25 October 2010

Calgary needs Winnipeg's election rules

With the election now behind us, this is a good time for Calgarians to reflect on the rules that govern the choosing of their civic leaders. Democracy requires, indeed essentially is, political equality, and a key factor in determining political equality is money. Sound campaign rules will therefore ensure equitable funding for candidates.

Unfortunately, the rules governing Calgary elections fail miserably to do that. Crafted by the province—cities being creatures of the provinces—the rules echo those applying to provincial elections which are the most lenient in the country. The Conservative government, beneficiary of major corporate largesse, has no intention of killing its golden geese. The most prolific of those geese is the development industry, the largest donor to both the provincial conservatives and to amenable municipal candidates.

Big spending doesn't guarantee victory, of course. In the recent Calgary election, the winner, Naheed Nenshi, was heavily outspent by his major rival, the development industry-backed Ric McIvor. Nonetheless, it is a significant factor.

Calgary might look to Winnipeg to see how to minimize the corruption of local politics by vested interests. Actually, we have to look beyond Winnipeg to the Manitoba government which recently passed the Municipal Conflict of Interest and Campaign Financing Act. Article 93.6(1) of the Act states "No person or organization other than an individual normally resident in Manitoba shall make a contribution to a registered candidate," thus taking corporations out of the election picture. The Act also amended the City of Winnipeg Charter to limit contributions to $1,500 for candidates for mayor and $750 for candidates for councillor.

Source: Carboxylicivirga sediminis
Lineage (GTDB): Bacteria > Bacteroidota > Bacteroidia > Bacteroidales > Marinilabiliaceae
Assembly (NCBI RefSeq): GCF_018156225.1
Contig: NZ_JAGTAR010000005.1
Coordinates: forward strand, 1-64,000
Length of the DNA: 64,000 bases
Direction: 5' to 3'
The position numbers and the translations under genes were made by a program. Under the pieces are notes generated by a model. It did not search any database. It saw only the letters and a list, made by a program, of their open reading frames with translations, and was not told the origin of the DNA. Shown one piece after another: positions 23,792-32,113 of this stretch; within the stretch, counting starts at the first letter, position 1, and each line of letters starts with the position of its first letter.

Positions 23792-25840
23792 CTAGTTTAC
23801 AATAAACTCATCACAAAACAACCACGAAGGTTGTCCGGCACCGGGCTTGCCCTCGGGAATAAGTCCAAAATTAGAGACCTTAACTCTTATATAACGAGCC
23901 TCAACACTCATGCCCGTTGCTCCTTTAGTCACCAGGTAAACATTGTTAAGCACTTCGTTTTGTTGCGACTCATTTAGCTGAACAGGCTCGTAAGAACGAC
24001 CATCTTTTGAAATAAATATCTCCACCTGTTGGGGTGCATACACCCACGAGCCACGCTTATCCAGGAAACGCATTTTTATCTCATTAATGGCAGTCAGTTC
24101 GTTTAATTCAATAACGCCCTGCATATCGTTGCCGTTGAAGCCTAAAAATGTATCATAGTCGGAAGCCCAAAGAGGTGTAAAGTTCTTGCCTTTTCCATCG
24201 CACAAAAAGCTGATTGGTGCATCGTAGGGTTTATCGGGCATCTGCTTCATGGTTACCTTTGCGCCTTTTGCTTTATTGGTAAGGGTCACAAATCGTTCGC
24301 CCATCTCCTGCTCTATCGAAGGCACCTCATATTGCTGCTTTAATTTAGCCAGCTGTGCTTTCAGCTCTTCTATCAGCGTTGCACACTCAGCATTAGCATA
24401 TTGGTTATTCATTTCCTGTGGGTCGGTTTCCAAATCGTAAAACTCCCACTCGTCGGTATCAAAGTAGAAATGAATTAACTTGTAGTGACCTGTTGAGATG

If candidates collect surplus funds, the Act requires those funds be paid to the municipality and held "in trust on behalf of the candidate for use by the candidate in the next general election." In Calgary, candidates are allowed to keep their surplus funds for any purpose they like, an unfortunate incentive to exploit elections in order to line their pockets.

In order to encourage election contributions from citizens, Article 93.17(1) of the Act allows city councils to pass a bylaw that entitles donors to a credit on their municipal taxes or a rebate of part of their donation. Winnipeg offers
a 75 per cent rebate on contributions under $300. Councils are also allowed to establish programs that reimburse candidates for a part of their campaign expenses.

As Manitoba's Municipal Conflict of Interest and Campaign Financing Act demonstrates, improving democracy is possible if the will is there. In Alberta, it doesn't seem to be. Calgarians who want fair election rules must wake up their provincial politicians and point them east.

No comments:

Post a Comment